WayBase

WayBase WayBase is an online tool for you to find and contact fellow Christian ministries, immigrant/settlement/community centres and services in your city and potentially partner with. Searchable by location (address, postal code, city, etc.), filtered categories of organizations, and/or search keywords. The featured image above demonstrates the use of WayBase to locate some of the services within Toronto, Ontario, Canada, using the search terms “Christian, Multicultural, and Settlement”. About WayBase: https://www.waybase.com/our-story

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CitiIQ

CitiIQ CitiIQ is an approach (in development) for assessing the condition of a city using data. This very broad perspective is useful to consider regarding how the churches of the city make contributions (some of which may be represented in this framework and some of which are beyond the framework). Click here to read more about CitiIQ: https://www.citiiq.com/about    

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Canada’s Ethnocultural Mosaic, 2006 Census

Published by authority of the Minister responsible for Statistics Canada © Minister of Industry, 2008 — Description: This report examines the ethnic origins of Canada’s population using data from the 2006 Census. It also provides information on the nation’s visible minority population. Each wave of immigration to Canada has increased the ethnocultural diversity of the nation’s population. In fact, the 2006 Census enumerated more than 200 different ethnic origins. Ethnic origin refers to the ethnic or cultural origins of the respondent’s ancestors. An ancestor is someone from whom a person is descended and is usually more distant than a grandparent. In contrast, the 1901 Census recorded about 25 different ethnic groups in Canada. People who reported Aboriginal ancestries, and British and French origins, comprised the lion’s share of the population at that time. The list of ethnic origins in 2006 includes cultural groups associated with Canada’s Aboriginal people (North American Indian, Métis and Inuit) and the European groups that first settled in Canada, such as the English, French Scottish and Irish. It includes origins of immigrants who came to Canada over the past century, such as German, Italian, Chinese, Ukrainian, Dutch, Polish, East Indian and so on. Among newer groups

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Joshua Project

— Description: The mission and passion of Joshua Project is to identify and highlight the people groups of the world that have the least exposure to the Gospel and the least Christian presence in their midst. Joshua Project shares this information to encourage pioneer church-planting movements among every ethnic people group. — Keywords: people groups, culture, Church Planting, church development, languages, research — Links: https://joshuaproject.net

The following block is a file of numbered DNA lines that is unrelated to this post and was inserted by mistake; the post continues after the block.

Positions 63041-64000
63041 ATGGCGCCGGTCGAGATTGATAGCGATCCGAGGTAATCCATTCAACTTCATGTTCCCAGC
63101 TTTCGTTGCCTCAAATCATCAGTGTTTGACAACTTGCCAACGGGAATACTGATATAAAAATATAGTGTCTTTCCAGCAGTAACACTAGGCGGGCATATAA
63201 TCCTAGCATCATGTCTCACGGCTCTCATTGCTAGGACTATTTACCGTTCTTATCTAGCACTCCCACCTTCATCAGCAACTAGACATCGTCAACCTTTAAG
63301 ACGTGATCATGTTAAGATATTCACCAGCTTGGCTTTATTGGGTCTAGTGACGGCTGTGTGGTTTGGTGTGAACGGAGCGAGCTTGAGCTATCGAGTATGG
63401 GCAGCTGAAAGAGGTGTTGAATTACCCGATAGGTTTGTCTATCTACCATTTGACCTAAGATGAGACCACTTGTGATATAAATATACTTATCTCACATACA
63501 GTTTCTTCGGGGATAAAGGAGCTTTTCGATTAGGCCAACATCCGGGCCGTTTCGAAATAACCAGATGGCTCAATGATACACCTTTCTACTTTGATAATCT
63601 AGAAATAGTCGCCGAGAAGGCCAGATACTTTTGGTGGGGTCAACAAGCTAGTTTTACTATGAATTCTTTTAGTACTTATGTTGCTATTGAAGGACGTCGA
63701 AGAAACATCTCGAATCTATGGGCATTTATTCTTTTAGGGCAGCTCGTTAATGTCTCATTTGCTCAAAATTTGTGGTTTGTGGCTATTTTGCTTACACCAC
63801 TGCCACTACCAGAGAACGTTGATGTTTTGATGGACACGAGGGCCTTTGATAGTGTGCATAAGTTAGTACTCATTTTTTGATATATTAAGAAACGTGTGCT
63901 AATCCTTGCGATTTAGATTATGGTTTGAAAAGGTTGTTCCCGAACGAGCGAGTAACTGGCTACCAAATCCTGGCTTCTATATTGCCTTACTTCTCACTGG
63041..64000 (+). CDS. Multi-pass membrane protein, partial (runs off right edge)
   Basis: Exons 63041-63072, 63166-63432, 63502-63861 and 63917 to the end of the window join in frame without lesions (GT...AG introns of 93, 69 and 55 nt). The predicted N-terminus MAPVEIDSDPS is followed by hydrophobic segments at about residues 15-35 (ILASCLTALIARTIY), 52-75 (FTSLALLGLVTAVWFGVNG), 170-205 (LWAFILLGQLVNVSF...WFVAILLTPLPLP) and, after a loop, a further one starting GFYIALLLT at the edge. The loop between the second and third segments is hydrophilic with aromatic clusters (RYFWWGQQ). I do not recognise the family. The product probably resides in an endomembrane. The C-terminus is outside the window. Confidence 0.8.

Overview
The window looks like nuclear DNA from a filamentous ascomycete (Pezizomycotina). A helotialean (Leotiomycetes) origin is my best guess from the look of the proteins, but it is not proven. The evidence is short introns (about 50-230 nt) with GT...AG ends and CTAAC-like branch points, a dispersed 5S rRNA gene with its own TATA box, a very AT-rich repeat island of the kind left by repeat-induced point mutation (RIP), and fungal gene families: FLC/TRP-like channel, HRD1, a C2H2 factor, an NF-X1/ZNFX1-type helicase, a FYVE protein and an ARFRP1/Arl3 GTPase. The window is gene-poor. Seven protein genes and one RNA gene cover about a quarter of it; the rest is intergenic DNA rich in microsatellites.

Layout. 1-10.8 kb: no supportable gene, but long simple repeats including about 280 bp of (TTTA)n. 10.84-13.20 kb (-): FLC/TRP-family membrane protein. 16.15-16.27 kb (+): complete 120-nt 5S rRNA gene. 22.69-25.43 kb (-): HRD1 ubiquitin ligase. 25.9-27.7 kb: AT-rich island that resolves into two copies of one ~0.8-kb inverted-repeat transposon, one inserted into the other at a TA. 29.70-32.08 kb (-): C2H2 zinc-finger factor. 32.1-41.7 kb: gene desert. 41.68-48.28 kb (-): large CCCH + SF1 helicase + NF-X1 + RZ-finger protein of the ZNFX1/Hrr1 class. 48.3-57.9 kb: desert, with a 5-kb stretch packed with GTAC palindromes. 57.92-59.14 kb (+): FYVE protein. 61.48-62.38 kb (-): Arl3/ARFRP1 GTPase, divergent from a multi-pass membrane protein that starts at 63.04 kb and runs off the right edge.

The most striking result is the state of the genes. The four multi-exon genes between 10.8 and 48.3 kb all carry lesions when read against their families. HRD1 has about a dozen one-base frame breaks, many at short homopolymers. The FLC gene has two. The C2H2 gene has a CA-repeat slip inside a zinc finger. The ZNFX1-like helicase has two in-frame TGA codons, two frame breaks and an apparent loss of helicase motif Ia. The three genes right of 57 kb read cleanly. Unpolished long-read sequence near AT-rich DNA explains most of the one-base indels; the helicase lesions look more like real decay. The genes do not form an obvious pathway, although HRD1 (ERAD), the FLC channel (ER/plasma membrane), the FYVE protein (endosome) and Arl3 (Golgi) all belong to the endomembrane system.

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Globe and Mail Multiculturalism Series

— Description: The Globe and Mail published a series of articles in the first week of October, 2010 discussing the benefits and the pitfalls of Canada’s multicultural experiment. You can access the various articles by clicking on the links below. What we fear about Multiculturalism (Published Friday, Oct. 01, 2010) Diversity: Yes, in my backyard (Published Friday, Oct. 01, 2010) When Multiculturalism Doesn’t Work — by Ingrid Peritz and Joe Friesen (Published Friday, Oct. 01, 2010) Multiculturalism: Good, Bad and Ugly (Published Friday, Oct. 01, 2010) A few frank words about immigration — by Margaret Wente (Published Thursday, Oct. 07, 2010) 10 leaders on how to change multiculturalism (Published Friday, Oct. 08, 2010) — Keywords: multiculturalism, diversity, immigrants, culture — http://religionanddiversity.ca

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Cultural Dissonance Among Generations: A Solution-Focused Approach with East Asian Elders and Their Families

From the Journal of Marital and Family Therapy, Vol. 30(4), Ohio State University, 2004 By Mo Yee Lee and LeeAnn Mjelde-Mossey — Abstract: In traditional East Asian cultures, high value is assigned to family harmony and filial piety coupled with the expectation that elders will be honored and obeyed. A lifetime of such expectations shapes how elders perceive their role and status in the family. Problems can arise when younger, less traditional, generations do not share these expectations. This article describes a solution-focused approach that facilitates the family in creating a beneficial harmony in situations of cultural dissonance. Family members are empowered to draw on personal strengths in which multiple worldviews and values of individual members are recognized, incorporated, and negotiated. — Keywords: multicultural, intercultural, diversity, cross-cultural, demographics, culture, ethnic profiles, settlement, family therapy —

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